The installation of a tankless water heater can range from one to several thousand dollars. According to energy.gov, if your home uses 41 or less gallons of water a day, a tankless heater may be 24-34% more efficient than a tank-based heater. If you use 86 gallons each day, a tankless heater may be up to 14% more efficient. Installing a POU at each outlet may save up to 50% of energy usage, which is on top of a $100 a year reduction for a single unit.

How Does a Tank-Based Water Heater Work?

There are three main kinds of water heater that may appear in a given home: a tank system, a boiler, and an independent heater near the source of the water. The water that goes through your pipes is mostly on the cooler side, which is fine for drinking. Of course, we make more demands on water than being a beverage. Therefore, something has to happen to it between the time that it is in those pipes and the time you use it in a shower or washing dishes.

Parts of a water heater

While tankless water heating systems have gained in popularity, a tank-based heater is still the most popular. This article focuses on the latter. Of the tank-based systems, there are two varieties: electrically powered and fuel-fired. The heater has many components, but the following are the most important parts: a dip tube, a shut-off valve, a heat-out pipe, a thermostat, a heating mechanism, a drain valve, a pressure relief valve, and a sacrificial anode rod.

As expected, the thermostat is responsible for moderating the temperature inside the heater tank. The typical desirable temperature is between 120° and 140° Fahrenheit. Keeping the heater on the lower end can save energy and prevent people from burning themselves. If you do not intend to use hot water for a long period, it makes a lot of sense to lower the temperature.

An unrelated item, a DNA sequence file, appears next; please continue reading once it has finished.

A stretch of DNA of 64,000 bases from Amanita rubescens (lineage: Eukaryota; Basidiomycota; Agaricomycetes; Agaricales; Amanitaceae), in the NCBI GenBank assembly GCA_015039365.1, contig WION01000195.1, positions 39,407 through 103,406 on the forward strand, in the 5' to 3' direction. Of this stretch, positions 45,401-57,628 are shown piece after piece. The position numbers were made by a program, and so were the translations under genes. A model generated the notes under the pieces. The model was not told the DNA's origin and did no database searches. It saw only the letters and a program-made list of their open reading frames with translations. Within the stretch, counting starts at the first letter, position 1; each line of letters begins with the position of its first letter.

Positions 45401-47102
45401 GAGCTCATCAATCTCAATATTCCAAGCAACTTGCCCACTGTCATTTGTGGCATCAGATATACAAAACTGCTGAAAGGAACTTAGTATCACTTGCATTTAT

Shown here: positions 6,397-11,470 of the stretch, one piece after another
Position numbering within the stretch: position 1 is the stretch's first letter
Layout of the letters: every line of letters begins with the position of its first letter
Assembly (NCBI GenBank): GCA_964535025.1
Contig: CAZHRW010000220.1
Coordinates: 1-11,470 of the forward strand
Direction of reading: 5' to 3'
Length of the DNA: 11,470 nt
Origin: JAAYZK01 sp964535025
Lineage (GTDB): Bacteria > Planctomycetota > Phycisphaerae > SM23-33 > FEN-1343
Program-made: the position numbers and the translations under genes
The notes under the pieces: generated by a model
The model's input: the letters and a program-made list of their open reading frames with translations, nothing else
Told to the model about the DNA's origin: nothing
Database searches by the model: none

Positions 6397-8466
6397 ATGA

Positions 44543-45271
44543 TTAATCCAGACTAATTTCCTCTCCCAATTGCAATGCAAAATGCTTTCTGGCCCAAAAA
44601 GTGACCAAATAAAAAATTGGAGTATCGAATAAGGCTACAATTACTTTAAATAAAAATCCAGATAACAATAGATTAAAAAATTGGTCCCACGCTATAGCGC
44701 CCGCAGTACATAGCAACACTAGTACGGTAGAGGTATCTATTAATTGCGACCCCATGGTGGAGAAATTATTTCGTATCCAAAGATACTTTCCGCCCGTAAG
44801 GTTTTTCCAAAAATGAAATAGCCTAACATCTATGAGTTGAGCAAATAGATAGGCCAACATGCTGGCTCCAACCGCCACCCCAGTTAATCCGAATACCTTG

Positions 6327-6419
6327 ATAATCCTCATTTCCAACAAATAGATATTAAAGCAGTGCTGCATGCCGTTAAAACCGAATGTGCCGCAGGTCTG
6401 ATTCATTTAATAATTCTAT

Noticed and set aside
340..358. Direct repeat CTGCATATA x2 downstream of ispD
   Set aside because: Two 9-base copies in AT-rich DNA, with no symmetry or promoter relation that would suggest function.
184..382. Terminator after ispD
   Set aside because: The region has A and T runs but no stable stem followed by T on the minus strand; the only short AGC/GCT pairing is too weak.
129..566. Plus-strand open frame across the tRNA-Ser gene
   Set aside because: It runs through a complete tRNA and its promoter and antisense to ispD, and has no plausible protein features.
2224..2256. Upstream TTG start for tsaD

Water enters the tank through the dip tube and is gradually heated by a heating mechanism. The basic guiding idea of a heater tank is that heat rises. This is why the heat-out pipe is at the top of the heater tank. As the device manages heat, some will be lost over the course of the transference due to entropy.

Effective use of a water heater

Rather than having the heater on high at all times, it is more effective and energy efficient for it to cycle temperatures––even when you are not using hot water. This prevents some heat loss that would occur if the heater remained idle. Another element to keep in mind is that most tank heaters only contain enough water to occupy about 70% of their volumetric capacity. If you know the approximate amount of water you need, it makes go 30% bigger than that number.

Further housekeeping

The heater employs an anode rod to prevent the rest of the tank from corroding. Because corrosion is the rod’s function, you can expect it to do that eventually and do it completely. Therefore, it is important to check on the status of the rod with some regularity (one time a year). If you do that, you may prevent more significant repair and replacement on the rest of the heating unit.